Another night of little sleep. This time it was my husband’s coughing in the middle of the night that started the downward spiral into the rabbit hole of anxiety. I know it’s his allergies, a postnasal drip, but my mind still plays the game of “what ifs.”
What if it’s more than that?
I can’t escape the worry
No matter how hard I try to get off this hamster wheel of dread I can’t. Not even the comfort of the chorus of snores indicating my husband is now sleeping soundly, helps. I give into the insomnia and quietly climb out of bed and into my exercise clothes.
I slip out of the bathroom and through my bedroom door gently closing it behind me so as not to disturb my husband who still has a couple hours before he must wake for work. I walk into the kitchen and notice the microwave clock. It’s 3:45am. Not even the dogs are up yet.
It’s too dark outside to walk so I sit in a chair in my dark family room looking at my Facebook feed to try and pass the time. Ironically, I take comfort in the number of posts talking about the impending tropical storm rather than the virus. I laugh to myself thinking whoever has “Hurricane” on their 2020 bingo card might win.
Then I see an article about a local man who has died
I continue to scroll and see a newsfeed article from our local station. My heart stops, or at least it feels like it does. Staring back at me from my screen is a beautiful wedding picture of my dear friend’s daughter and son-in-law with the title, “Local husband, father dies after battle with coronavirus.”
Tears sting my eyes. I read the article, even though I don’t need to; my friend has painfully shared the details with me the day before on the phone. The piece gives the facts, but it doesn’t share the emotional story about how she was given permission to go into the hospital to say goodbye before they took him off the ventilator.
The piece can’t convey the heartache
It doesn’t convey the sadness and heartache she must have felt seeing him for the first time in a month. It makes no mention of the wetness on his eyelashes she saw indicting that he did hear her when she said her last goodbye. It’s easy to question the numbers and statistics and even to try and convince ourselves that this virus is not as bad as they say.
But the picture staring back- that was someone’s husband, someone’s son-in-law, someone’s father, someone’s friend-a healthy military veteran who enjoyed playing pool. The man in that picture was a beloved member of his community. He wasn’t some random old man in a nursing home. He was someone who was loved and whom I indirectly knew.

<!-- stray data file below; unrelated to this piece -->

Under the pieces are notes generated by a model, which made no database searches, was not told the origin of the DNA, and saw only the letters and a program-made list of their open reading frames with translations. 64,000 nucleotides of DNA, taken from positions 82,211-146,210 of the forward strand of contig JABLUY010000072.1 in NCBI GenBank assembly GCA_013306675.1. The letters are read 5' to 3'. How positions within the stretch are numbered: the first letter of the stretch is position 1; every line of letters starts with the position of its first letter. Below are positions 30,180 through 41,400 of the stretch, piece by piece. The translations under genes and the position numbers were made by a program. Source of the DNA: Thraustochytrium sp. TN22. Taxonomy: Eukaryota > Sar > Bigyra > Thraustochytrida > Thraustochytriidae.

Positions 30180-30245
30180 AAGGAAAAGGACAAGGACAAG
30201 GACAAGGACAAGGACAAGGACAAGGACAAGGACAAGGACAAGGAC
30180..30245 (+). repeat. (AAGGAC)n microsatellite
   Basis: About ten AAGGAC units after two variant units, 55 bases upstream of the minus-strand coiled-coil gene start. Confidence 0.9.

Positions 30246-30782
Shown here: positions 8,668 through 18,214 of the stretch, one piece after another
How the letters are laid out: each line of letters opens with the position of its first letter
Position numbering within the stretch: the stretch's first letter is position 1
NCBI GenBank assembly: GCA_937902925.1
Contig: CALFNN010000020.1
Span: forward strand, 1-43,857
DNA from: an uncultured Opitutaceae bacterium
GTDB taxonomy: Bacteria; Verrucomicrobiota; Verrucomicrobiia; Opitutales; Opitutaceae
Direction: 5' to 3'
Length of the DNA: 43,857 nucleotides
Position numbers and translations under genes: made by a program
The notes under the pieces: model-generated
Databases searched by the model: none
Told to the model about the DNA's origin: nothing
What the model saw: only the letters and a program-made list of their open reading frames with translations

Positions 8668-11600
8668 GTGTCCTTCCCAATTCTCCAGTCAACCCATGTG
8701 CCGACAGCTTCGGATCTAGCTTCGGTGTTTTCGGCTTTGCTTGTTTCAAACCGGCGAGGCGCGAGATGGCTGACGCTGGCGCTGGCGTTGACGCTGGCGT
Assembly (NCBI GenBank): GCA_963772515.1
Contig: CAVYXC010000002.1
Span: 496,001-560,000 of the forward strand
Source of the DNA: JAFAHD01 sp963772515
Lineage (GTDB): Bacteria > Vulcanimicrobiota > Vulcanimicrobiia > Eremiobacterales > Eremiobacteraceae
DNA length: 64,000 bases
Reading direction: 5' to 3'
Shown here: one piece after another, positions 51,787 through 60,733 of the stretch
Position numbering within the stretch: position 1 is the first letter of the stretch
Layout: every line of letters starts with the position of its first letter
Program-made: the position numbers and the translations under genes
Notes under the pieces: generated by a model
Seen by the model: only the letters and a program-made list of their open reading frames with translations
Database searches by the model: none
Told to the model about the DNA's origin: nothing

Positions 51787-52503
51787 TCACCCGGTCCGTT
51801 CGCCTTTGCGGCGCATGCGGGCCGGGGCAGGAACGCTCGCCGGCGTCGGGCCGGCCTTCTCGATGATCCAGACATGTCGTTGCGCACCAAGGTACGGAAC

The hamster wheel in my brain starts to spin again but is thankfully interrupted by my husband who has entered the room. He asks why I am up so early, then answers the question himself when he sees my face. “I know these are scary times, he says softly,
but I am okay, you are okay, and the kids are okay. We are doing all we can to keep things that way. But you not sleeping and worrying is going to make you ill. You need to let things go,”
he says for what seems like the millionth time.
As if on cue, his lecture is interrupted by the sound of our dogs’ tags jingling as they run downstairs. I jump up eagerly as now I have an excuse to escape this conversation. I harness them up and set out on what is supposed to be just a quick walk for them to do their business but it’s really an attempt for me to clear my head.
But each day is a chance to start anew
I make my way towards the pond by my house. While the sadness, worry and fear still weigh me down, I notice a lightness to my steps as I look up to the sky. You see the one advantage to insomnia is being up to see the sunrise and to experience dawn. It’s a time where you can physically see yesterday end and tomorrow begin. A time of hope I desperately needed.
I walk slowly around the path and position myself so I will see the beauty that the heavens are about to paint. But just as the sun is about to reach the horizon, I am interrupted by a sudden pull of the leash.
My 14lb Chihuahua mix dog has noticed an older woman walking her own 4-legged friend approaching us. I do my best to retrack the leash and bring my pup in closer. It does nothing to stop him, and he begins to start barking obsessively.
Without even realizing I am saying it, the command the trainer taught us a while back slips easily out of my mouth. “Let it go” I say to the dog. He stops, sits, and looks up at me. “Now that is important life lesson, we can all use these days,” the woman says smiling as she walks by us. I must look confused because she continues, “You know, let it go!”
Letting go means moving forward
She wishes me a good day as she turns the corner. I kneel down and both dogs come closer. I sit on the ground, in the middle of the sidewalk, petting my dogs as I finish watching the sun do its morning duty.
It is a new day, and while I may never be able to totally let go of my anxiety and fear, I know that I can’t change what happened yesterday. Letting go is about stopping, sitting and looking up. It is about realizing that TODAY is an opportunity to begin again- this time with all the knowledge from the lessons we learned and perhaps a newer, more meaningful appreciation for life.
Letting go is not about forgetting those we have lost, but rather figuring out a way to keep their memories alive while we continue to LIVE!
More to Read:
Stop Yelling at the Teens, Just Stop A surprising number of adults are behaving badly when they interact with teens who are just doing their jobs.
I Always Want to Be With My Kids and I’m Done Apologizing for It Writer Katie Smith talks about her devotion to her three teens and why she would rather be with them than anywhere else.